Keloids 101 | Into The Gloss

If you follow more than a thousand accounts on Instagram, your daily browsing experience can't help but be a mixed bag. One second it's a meme minefield, two seconds later it's pornography, and a second later it's Chrissy Teigen. But it was during my mid-morning scroll last week when I came across the rare Informative Instagram story. It was by fashion director Ranji Jacques Teen Vogue and Allure, who was with her dermatologist, and the founder of Derma di Colore, dr. Carlos A. Charles. The story was formed as "Keloids 101". The two treat what is keloids (an overgrowth of scar tissue) and how it develops on the skin (mostly after burns and surgeries).

Jacques and Charles also pointed out that keloids affect larger people, which means someone like me was more likely to get them. I'm not going to lie – I felt like a beginner to beauty. I quickly texted: & # 39; Mom, do you think I can get keloid? Do you know anyone in our family who has them? & # 39; Her Answers: & # 39; Yes. & # 39; And also: & # 39; Your uncle and cousin Andre. & # 39;

And that was essentially all my mother had to offer about keloids, so I went back to my original source, dr. Charles, to learn more. If you have keloid prone to keloid, you need to know more about the prevention of keloid, or if you have never heard the word, then listen. Below, Dr. Charles on everything you need to know.

Approximately is keloids?

"Keloids are essentially abnormal scars that extend beyond the area of ​​the initial injury," Dr. Charles. But these scars are different than said, & # 39; acne scars. Keloids are thick, elevated scars that don't go away, no matter how much vitamin C you throw at them. And the & # 39; injury & # 39; what it attracts can be just as innocent as a pimple or an ingrown hair.

Do we know why they are evolving?

When it comes to minor injuries – cuts, cuts and the like – your skin has an uncanny ability to heal itself. Scars are a sign of this healing process, but a keloid is a specific type of scar that didn't get the message that it's time to stop growing. So the elevated skin you see is extra scar tissue that your body doesn't know what to do with. Dr. However, Charles notes, "the exact cause of keloids is not completely understood." It usually occurs in parts of the body with thicker skin, such as the chest and back. Since they can walk around families more often and people with darker skin color are affected, genetics certainly play a role. But Dr. Charles emphasizes that "it can occur in people with all skin pigmentation."

Can it be prevented?

The golden question! Dr. & # 39; Charles, & # 39; say to those who are prone to it, & # 39; the best way to prevent keloids is to injure the skin. & # 39; – there is no obstacle to keloid skin following an injury if you are genetically inclined to do so.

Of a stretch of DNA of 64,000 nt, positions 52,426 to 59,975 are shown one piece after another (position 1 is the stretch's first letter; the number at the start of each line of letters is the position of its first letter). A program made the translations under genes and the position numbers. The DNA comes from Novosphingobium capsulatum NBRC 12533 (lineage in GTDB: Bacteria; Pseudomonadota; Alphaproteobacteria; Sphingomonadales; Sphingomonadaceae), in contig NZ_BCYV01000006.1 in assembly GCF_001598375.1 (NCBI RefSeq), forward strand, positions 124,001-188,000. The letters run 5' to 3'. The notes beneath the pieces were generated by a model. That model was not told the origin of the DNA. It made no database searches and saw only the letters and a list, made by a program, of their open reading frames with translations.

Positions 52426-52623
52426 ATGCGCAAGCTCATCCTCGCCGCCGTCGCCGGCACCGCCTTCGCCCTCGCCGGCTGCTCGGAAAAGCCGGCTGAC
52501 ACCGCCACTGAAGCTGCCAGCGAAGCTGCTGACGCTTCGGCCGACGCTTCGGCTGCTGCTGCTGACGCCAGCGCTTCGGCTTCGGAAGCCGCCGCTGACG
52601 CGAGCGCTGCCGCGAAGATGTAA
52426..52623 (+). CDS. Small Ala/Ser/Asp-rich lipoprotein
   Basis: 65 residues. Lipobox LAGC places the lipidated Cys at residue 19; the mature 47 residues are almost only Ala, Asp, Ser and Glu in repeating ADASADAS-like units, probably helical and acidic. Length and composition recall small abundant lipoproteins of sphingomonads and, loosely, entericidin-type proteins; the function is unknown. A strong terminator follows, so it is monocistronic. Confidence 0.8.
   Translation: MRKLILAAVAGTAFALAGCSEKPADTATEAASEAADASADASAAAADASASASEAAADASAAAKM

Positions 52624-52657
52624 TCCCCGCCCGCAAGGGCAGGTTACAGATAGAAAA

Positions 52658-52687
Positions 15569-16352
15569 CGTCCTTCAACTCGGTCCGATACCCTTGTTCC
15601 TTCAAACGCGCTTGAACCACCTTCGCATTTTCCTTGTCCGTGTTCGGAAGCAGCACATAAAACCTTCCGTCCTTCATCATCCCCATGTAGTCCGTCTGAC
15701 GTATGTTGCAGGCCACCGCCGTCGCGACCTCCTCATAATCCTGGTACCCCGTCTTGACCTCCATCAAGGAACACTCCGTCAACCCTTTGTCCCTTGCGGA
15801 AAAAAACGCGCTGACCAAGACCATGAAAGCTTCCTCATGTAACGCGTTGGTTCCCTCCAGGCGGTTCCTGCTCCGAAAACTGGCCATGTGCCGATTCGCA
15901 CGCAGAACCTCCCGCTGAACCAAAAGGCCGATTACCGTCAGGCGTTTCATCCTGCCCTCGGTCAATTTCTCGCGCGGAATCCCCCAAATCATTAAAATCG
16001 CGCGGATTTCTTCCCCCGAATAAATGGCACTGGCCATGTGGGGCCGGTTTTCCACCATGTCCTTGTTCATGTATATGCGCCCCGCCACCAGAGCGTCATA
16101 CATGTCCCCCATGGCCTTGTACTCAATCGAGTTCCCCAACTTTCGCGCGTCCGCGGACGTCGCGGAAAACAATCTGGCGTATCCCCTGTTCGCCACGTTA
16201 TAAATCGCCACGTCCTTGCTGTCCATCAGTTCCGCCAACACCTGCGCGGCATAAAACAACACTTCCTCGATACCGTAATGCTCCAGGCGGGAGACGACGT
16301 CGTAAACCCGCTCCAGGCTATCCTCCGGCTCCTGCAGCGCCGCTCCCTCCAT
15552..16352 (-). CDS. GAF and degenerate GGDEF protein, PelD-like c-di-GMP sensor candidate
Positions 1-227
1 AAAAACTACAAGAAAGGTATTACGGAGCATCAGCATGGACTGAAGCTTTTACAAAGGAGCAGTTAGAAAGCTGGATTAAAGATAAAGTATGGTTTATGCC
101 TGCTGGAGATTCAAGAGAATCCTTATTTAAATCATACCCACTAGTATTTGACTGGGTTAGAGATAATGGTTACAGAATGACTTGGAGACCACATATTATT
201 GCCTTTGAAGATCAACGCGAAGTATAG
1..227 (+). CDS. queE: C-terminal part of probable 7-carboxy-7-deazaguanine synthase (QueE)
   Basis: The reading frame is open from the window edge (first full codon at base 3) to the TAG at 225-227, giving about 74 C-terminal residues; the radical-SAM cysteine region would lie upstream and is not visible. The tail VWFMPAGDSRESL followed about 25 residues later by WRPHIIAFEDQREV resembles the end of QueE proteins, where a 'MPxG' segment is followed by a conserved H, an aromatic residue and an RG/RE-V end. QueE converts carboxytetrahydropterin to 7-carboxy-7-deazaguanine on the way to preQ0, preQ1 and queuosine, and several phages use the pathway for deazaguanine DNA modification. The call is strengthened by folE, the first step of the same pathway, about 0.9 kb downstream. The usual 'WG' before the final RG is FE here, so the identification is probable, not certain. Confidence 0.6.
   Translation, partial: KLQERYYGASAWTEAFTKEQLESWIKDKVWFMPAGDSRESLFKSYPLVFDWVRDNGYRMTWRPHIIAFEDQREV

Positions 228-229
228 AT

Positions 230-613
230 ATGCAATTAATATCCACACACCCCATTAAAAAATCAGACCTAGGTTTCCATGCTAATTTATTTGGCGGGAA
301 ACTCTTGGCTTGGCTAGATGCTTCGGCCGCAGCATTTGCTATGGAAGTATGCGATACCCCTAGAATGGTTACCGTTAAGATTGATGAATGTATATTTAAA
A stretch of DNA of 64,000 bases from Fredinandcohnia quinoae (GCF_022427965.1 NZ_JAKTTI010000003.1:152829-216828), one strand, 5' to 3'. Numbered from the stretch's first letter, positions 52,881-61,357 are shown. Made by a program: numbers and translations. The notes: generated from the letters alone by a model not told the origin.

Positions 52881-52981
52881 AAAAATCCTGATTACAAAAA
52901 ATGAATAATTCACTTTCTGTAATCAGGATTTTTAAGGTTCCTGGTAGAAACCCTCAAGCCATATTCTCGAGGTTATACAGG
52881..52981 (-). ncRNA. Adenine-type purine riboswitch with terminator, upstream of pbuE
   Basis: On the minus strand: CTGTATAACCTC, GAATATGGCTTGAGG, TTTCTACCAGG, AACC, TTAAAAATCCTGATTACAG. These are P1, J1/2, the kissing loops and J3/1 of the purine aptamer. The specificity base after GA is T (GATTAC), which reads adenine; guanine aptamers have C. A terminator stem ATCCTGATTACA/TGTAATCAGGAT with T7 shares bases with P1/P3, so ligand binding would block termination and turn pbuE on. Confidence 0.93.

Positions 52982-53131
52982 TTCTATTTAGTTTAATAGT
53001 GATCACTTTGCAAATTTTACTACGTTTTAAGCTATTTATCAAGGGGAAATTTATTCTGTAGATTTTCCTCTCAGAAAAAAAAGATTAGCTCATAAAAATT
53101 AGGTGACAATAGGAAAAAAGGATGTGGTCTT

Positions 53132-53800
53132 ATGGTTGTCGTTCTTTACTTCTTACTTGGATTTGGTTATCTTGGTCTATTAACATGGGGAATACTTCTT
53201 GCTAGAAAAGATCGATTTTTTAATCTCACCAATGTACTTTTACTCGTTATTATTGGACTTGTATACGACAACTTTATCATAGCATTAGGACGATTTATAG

What are the initial symptoms?

Dr. Charles explains that keloids tend to itch at first. And also, "they start out relatively flat and can get thick over time."

Did they hurt?

Not really! "In rare cases, however, it can lead to mild discomfort," says Dr. Charles.

What is the relationship between keloids and piercings?

Dr. Piercings naturally cause significant trauma to the skin, Dr. Charles. At this point, you should know where this is going … & # 39; People who are susceptible can develop & # 39; a keloid at the site of the piercing, & # 39; he continues. But where it gets weird is the timing of it. “Sometimes keloids develop for several years after the piece was placed, "he says, and haphazardly recalled as a reminder of the piercings of the past.

What are the treatments?

Dr. Often, first treatment will involve injecting various medications (for example, corticosteroids) into the keloid to reduce its action and attempt to flatten the lesion, & # 39; explains Dr. Charles. Although you can choose more aggressive actions, such as surgery, it is better to take the injection route first, because & # 39; keloids may return after surgery and they may be even greater than the initial injury & # 39 ;, he says . But as keloids is surgically removed, "they can also be treated with certain types of either topical or localized radiation treatments to prevent recurrence."

How long until you see results of injection treatments?

Not so long! According to Dr. Charles, you should notice an improvement a few weeks after you received an injection.

Are you helping medicines without treatment?

You may have seen curves that promise to flame keloids. But as far as that is concerned, it is better that you leave it at the store. Triple treatments are usually not helpful, & # 39; explains Dr. Charles.

Anything else we need to know?

Dr. Charles leaves us with this: & # 39; If you feel that you are developing a keloid, it is best to see a board-certified dermatologist at the first sign. Treating keloids early can usually be greatly improved. "

—Chloe Hall

Photo via ITG

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